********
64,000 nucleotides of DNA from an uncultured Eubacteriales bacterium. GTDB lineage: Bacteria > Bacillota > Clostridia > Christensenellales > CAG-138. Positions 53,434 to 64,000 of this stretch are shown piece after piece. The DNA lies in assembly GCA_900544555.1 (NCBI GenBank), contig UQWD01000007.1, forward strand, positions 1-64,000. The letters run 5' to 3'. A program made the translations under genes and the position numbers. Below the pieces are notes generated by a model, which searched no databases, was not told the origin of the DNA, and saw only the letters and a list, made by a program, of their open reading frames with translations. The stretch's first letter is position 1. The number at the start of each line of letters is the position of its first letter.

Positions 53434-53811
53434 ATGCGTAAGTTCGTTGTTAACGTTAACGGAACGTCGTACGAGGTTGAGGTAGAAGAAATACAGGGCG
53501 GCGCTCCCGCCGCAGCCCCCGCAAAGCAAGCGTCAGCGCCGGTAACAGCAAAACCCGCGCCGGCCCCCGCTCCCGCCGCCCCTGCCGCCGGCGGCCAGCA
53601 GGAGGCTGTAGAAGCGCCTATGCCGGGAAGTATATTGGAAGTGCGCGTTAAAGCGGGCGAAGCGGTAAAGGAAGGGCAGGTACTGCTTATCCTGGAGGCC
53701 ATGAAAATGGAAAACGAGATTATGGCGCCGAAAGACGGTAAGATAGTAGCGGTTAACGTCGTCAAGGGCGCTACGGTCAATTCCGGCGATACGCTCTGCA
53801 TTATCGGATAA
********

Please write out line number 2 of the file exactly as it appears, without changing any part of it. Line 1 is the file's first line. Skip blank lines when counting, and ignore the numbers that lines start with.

Positions 53434-53811